Watching the Olympic athletes perform on the world stage is awe-inspiring. Thinking of the countless hours, days, years they have devoted to preparing for a single, laser-focused performance is what I would call true commitment. Each Olympian has been unwavering in their dedication to their passion. What can we learn from these dedicated athletes?
1. Listen and learn from the believers
Standing alone to accept the medal doesn’t mean they made it alone! Terrific coaches, trainers, families, friends and admirers have supported and encouraged the athlete every step of the way. These athletes will be the first to say they could not have done it alone. Are you trying to do it on your own?
2. Believing is achieving
From Jack Nicklaus – “I never hit a shot, not even in practice, without having a very sharp, in focus picture of it in my head. It’s like a color movie.” Do you believe you will succeed? Can you see your crossing the finish line, completing your book, living the life you dream about. Can you visualize the details and see it in color? When you have that level of clarity, the commitment to make it ‘real’ is powerful.
3. Be willing to do what it takes.
‘Going for the gold’ whatever your gold may be, requires sacrifice, work and effort. It isn’t easy, without pain or effortless. When facing some of the demands of success, it can be very daunting and discouraging. That’s when your commitment is put to the test. If it were easy, everyone would do it.
How can you prepared yourself for the moments of doubt, discouragement and despair that will surface along your path for the gold?
4. Nourish your body, mind and soul
Knowing what our bodies need to sustain is the minimum daily requirement. Knowing what our bodies need to achieve our peak performance is entirely different. Honoring our need for rest is as important as food. Our soul and mind require daily attention and nourishment as well. Sacrificing or skimping on one aspect of our nutritional needs can sabotage our success.
Are you sabotaging your success?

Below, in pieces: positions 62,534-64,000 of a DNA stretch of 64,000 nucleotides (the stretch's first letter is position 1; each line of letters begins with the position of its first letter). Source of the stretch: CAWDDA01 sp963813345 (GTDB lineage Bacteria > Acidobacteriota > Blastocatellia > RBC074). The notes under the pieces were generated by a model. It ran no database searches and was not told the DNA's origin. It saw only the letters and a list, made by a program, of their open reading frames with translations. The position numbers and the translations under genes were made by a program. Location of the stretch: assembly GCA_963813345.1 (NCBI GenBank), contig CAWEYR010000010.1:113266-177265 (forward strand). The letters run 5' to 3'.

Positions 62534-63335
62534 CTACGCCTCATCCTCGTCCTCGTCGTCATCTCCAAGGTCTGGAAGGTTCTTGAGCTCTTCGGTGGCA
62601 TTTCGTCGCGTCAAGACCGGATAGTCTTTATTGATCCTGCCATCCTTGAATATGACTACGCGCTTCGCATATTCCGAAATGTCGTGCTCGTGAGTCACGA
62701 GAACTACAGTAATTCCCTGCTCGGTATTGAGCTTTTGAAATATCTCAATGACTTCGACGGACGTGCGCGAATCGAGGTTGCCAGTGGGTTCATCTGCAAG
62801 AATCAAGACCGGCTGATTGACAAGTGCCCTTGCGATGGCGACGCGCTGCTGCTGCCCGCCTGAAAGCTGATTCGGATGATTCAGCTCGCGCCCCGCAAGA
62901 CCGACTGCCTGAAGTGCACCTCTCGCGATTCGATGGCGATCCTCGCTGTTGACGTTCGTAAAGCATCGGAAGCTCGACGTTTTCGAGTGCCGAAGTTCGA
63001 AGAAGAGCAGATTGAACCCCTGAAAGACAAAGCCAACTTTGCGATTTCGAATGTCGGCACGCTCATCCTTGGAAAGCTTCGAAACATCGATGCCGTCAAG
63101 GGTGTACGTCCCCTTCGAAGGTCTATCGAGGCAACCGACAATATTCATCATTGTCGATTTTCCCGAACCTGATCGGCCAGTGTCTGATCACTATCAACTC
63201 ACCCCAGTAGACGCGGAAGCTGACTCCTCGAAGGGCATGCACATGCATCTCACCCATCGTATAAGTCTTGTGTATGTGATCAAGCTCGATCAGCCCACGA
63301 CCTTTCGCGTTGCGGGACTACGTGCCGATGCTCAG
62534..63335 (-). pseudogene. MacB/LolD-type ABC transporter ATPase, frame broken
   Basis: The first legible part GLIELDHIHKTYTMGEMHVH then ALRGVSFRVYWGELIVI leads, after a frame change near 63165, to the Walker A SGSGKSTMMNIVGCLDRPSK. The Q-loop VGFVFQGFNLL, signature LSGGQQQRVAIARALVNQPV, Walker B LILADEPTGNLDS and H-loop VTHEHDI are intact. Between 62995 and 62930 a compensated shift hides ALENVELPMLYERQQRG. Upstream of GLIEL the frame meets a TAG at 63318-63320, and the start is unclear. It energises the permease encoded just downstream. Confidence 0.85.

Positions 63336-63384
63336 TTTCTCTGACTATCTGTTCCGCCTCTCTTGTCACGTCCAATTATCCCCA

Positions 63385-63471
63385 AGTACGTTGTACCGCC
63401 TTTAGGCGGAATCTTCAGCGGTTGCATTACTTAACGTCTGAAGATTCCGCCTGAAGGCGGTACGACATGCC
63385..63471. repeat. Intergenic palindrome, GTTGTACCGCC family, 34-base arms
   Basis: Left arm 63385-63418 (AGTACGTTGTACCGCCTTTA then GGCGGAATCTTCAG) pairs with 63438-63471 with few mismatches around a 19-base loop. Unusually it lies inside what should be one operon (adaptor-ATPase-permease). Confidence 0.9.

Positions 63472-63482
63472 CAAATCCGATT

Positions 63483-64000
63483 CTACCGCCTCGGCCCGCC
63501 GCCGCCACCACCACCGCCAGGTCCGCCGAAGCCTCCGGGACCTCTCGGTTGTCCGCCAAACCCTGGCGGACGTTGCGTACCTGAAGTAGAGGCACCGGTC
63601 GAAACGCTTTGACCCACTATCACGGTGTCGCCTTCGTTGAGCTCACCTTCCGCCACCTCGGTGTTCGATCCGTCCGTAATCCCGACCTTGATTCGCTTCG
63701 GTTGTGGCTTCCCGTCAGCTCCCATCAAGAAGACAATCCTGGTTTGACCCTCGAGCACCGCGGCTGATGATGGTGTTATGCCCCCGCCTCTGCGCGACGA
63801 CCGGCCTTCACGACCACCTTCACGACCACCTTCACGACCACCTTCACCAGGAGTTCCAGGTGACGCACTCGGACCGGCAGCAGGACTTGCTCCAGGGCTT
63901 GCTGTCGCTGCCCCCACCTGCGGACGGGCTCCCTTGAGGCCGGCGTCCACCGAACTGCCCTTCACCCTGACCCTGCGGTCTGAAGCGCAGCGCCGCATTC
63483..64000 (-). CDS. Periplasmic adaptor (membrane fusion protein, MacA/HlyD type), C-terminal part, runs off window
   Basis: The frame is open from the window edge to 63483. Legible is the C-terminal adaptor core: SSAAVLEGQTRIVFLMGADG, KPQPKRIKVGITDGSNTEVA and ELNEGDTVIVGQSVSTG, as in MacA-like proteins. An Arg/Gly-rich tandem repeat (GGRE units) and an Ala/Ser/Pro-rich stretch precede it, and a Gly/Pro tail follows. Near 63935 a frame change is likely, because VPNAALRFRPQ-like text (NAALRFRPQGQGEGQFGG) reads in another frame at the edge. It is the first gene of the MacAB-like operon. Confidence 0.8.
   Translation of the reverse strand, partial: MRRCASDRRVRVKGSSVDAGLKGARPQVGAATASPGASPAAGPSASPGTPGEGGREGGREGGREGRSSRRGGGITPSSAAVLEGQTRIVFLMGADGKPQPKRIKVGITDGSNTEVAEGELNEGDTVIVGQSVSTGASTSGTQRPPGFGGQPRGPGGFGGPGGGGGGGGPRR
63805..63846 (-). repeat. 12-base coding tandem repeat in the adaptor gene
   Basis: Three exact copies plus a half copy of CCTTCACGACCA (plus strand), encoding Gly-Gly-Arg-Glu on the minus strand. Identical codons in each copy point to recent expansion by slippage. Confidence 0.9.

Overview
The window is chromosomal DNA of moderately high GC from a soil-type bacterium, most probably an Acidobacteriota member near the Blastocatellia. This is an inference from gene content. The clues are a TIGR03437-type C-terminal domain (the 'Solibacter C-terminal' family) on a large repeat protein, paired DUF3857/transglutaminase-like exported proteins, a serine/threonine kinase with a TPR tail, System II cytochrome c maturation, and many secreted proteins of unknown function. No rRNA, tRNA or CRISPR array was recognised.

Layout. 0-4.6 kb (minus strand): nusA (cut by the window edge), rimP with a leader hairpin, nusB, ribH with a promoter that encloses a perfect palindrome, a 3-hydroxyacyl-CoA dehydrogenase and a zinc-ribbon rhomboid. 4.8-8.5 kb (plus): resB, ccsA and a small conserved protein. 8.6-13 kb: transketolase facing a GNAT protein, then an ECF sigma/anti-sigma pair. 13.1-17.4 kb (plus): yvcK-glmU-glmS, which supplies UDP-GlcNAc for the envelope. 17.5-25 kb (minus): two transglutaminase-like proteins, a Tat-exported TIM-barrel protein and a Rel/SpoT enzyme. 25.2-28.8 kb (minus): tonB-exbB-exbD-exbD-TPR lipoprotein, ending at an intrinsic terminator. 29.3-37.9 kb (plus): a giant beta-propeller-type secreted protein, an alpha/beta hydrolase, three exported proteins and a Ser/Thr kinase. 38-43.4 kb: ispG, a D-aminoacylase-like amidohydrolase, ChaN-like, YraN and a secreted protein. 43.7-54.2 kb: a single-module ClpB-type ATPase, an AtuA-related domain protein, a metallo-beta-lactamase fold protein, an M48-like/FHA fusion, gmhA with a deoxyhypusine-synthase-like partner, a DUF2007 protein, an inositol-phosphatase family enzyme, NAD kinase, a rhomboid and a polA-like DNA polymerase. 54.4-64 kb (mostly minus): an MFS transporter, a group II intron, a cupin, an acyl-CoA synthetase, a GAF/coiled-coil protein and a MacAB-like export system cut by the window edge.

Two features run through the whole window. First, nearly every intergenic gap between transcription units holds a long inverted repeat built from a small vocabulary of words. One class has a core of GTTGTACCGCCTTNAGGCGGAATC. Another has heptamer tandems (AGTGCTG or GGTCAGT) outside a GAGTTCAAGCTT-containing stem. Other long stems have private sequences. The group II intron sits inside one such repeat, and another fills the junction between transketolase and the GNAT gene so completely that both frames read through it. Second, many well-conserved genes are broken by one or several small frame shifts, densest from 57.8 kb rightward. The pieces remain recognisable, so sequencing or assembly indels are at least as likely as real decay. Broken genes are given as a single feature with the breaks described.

As writers what we eat is also critical since it determines our alertness, creativity and stamina. Because writing is such a sedentary experience we must pay close attention to what we put in our mouths to avoid sabotaging our success.
One way to ensure that we work in cooperation with our bodies is to:
- only eat when we’re hungry
- keep healthy snacks nearby
- drink plenty water
- get adequate sleep
5. Face your fear
Athletes and writers alike will face fear, uncertainty and bouts with self-doubt. When both have practiced their skill, the fear is reduced.
Slumps in performance and writer’s block can bring on negative thinking that can diminish and ruin success.
Help yourself by recognizing that fear is normal. Preparing for the inevitable moments of fear is essential.
Preparing well before you begin your work helps reduce fear, as does building your skills.
Like athletes you can use techniques such as meditation, prayer, yoga, affirmations and afformations. Most important is to surround yourself with people, reading and groups who encourage and uplift you.
Actively practicing positive thinking doesn’t make fear completely disappear, but it holds it at bay and brings it under control.
6. When you fall down, get back up
Perhaps one of the most important lessons we can learn from the Olympics is the importance of rebounding when you miss the mark.
Every successful athlete has fallen down, started late, missed the net or otherwise flubbed a performance.
It’s unlikely to find a writer who has not been rejected too. A few of the celebrated ones
- Jack Canfield and Mark Victor Hansen, authors of Chicken Soup for the Soul, reportedly were rejected 140 times with the comments that “anthologies don’t sell” and “too positive”
- J.K. Rowling was rejected 12 times before a small British publisher accepted her on the insistence of his daughter
- Stephen King’s Carrie was rejected 30 times before it was finally accepted by a publisher.
The Japanese proverb says it best: “Fall down seven times, get up eight.”
7. Celebrate when you reach your goal.
When a medalist accepts the gold, silver or bronze, it’s an important time. Acknowledging your accomplishments as a writer is important too. Celebrating is part of the achievement. How you celebrate is up to you.
Going for the gold in writing your book does not require crushing the competition, but reaching your goal is helped by following these seven lessons.